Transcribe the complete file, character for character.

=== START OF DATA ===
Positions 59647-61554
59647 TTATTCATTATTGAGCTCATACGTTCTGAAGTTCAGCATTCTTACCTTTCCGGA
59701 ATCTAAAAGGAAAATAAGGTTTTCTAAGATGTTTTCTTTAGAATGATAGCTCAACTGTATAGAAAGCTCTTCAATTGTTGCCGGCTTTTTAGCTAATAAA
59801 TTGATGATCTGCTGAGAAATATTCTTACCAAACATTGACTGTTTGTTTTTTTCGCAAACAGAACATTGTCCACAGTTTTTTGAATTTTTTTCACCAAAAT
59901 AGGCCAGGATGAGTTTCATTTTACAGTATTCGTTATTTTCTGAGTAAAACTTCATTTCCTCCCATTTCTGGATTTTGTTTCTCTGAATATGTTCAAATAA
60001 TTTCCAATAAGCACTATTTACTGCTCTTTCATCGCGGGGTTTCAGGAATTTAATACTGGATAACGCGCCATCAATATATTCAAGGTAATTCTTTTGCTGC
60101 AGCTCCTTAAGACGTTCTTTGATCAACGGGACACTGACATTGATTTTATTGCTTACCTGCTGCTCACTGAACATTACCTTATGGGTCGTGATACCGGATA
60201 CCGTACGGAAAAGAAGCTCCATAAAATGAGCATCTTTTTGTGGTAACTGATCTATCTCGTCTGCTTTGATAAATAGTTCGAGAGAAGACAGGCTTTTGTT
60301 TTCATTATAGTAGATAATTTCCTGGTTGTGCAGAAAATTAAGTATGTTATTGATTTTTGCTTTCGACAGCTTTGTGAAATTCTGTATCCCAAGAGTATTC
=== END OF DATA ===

Positions 59647-61554
59647 TTATTCATTATTGAGCTCATACGTTCTGAAGTTCAGCATTCTTACCTTTCCGGA
59701 ATCTAAAAGGAAAATAAGGTTTTCTAAGATGTTTTCTTTAGAATGATAGCTCAACTGTATAGAAAGCTCTTCAATTGTTGCCGGCTTTTTAGCTAATAAA
59801 TTGATGATCTGCTGAGAAATATTCTTACCAAACATTGACTGTTTGTTTTTTTCGCAAACAGAACATTGTCCACAGTTTTTTGAATTTTTTTCACCAAAAT
59901 AGGCCAGGATGAGTTTCATTTTACAGTATTCGTTATTTTCTGAGTAAAACTTCATTTCCTCCCATTTCTGGATTTTGTTTCTCTGAATATGTTCAAATAA
60001 TTTCCAATAAGCACTATTTACTGCTCTTTCATCGCGGGGTTTCAGGAATTTAATACTGGATAACGCGCCATCAATATATTCAAGGTAATTCTTTTGCTGC
60101 AGCTCCTTAAGACGTTCTTTGATCAACGGGACACTGACATTGATTTTATTGCTTACCTGCTGCTCACTGAACATTACCTTATGGGTCGTGATACCGGATA
60201 CCGTACGGAAAAGAAGCTCCATAAAATGAGCATCTTTTTGTGGTAACTGATCTATCTCGTCTGCTTTGATAAATAGTTCGAGAGAAGACAGGCTTTTGTT
60301 TTCATTATAGTAGATAATTTCCTGGTTGTGCAGAAAATTAAGTATGTTATTGATTTTTGCTTTCGACAGCTTTGTGAAATTCTGTATCCCAAGAGTATTC